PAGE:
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Re: What to do IF we regain control of AO-40



At 11:52 PM 12/18/2000 , you wrote:
>I think you are jumping to conclusions my friend.
>
>1.) Just because the valve stuck once doesn't mean it will do so again.

But if it failed the first time in flight I would assume the odds are great 
that it is not dependable or predictable [no control ability] at best.

>2.) Final trajectory can be reached by a series of smaller, short burns (at
>least that would make sense) that will help easy the bird into orbit.

The last time we could not control the length of the burn ... now you say a 
series of short burns will be good. Why do you now assume that we can 
control the length of a burn in the future?

>3.) We have not necessarily "lost" it because of the burn.  The two are
>coincidental events and it has not been determined that they are causal.

True enough.

>4.) Once we get the bird back, telemetry from it will allow the ground crew
>to determine both what happened (assuming we don't need to reset it) and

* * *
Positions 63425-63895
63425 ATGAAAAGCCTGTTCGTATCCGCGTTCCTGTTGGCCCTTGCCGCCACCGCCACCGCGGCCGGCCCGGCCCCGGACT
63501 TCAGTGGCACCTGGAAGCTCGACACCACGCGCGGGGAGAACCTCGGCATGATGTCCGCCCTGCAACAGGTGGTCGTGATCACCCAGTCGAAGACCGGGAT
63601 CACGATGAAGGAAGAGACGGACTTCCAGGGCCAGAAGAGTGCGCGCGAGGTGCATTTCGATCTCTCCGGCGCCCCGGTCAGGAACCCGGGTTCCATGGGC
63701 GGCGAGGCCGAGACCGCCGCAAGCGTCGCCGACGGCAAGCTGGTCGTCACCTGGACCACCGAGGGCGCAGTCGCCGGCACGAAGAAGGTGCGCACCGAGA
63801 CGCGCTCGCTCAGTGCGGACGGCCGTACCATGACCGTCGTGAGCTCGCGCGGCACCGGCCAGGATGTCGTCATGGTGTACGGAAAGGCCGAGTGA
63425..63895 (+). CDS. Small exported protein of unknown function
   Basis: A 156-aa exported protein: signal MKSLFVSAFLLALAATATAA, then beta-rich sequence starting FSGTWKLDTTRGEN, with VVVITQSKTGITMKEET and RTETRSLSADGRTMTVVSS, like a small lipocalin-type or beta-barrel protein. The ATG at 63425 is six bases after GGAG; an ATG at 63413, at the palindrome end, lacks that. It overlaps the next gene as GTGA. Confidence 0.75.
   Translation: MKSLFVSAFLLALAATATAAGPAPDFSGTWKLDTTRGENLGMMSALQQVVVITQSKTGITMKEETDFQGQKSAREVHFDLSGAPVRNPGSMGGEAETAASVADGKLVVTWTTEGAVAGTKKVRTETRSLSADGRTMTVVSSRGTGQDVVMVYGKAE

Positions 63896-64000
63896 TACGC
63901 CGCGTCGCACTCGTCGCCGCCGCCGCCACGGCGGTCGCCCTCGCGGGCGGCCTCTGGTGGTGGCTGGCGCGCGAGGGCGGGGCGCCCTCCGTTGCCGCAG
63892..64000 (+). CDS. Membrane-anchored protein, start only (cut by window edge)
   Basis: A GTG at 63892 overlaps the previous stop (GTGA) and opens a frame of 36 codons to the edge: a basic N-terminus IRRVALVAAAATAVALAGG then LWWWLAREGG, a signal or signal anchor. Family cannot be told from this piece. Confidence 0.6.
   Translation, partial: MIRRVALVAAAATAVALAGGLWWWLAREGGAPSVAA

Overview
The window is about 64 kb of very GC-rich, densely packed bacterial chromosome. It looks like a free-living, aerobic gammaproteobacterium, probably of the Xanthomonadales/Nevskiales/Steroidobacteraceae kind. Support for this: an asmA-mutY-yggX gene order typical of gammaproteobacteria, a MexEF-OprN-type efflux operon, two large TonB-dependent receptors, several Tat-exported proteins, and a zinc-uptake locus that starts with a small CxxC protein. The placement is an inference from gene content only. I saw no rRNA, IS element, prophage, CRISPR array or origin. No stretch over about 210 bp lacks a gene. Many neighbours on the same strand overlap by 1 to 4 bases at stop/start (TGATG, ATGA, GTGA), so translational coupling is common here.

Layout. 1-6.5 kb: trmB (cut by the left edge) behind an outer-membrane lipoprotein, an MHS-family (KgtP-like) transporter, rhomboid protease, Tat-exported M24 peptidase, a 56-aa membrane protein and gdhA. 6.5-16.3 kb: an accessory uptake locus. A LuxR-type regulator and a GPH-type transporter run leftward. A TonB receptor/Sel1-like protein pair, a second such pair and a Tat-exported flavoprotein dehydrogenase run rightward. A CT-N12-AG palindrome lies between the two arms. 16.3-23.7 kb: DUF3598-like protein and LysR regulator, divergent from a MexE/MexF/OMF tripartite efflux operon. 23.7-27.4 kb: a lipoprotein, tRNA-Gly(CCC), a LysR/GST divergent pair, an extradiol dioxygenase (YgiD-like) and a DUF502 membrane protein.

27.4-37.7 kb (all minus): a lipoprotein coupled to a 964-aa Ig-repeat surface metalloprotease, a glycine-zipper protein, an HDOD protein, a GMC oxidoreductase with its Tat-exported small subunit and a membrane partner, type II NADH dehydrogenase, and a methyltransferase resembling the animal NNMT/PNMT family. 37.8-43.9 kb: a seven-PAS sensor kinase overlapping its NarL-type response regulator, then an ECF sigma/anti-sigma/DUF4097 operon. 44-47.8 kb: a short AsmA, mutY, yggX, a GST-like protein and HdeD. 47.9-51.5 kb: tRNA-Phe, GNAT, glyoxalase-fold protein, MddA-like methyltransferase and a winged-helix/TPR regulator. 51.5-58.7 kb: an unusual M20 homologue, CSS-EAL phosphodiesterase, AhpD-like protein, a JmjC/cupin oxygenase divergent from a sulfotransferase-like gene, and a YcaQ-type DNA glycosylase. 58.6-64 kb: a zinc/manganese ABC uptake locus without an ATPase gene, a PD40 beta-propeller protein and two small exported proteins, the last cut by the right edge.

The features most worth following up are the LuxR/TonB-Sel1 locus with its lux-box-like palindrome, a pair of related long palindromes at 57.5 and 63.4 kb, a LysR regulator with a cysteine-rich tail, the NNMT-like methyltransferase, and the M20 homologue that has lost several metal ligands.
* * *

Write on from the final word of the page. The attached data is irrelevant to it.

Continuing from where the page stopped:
>what is going on with the engine valves.

We hope.

>5.) If you wish to see what the footprint of the bird looks like, why don't
>you put it into a tracking program and see!  Let's put it in an easy form:
>The bird currently has an orbit of some 40,000 miles perigee or so.
>Geosynchronous satellites have an orbit of about 23,000 miles.  So we easily
>cover half the earth at a time.  However, I do not know if this current
>orbit is stable or if we'd end up with an AO-13 effect.

Just thinking of what some of the options may lead us to. Is there an 
electric motor to do small corrections with?

>6.) I don't think P3D has enough umph to escape Earth orbit.

Well then that is good and we might risk another engine burn if that is the 
case.

W4SCO


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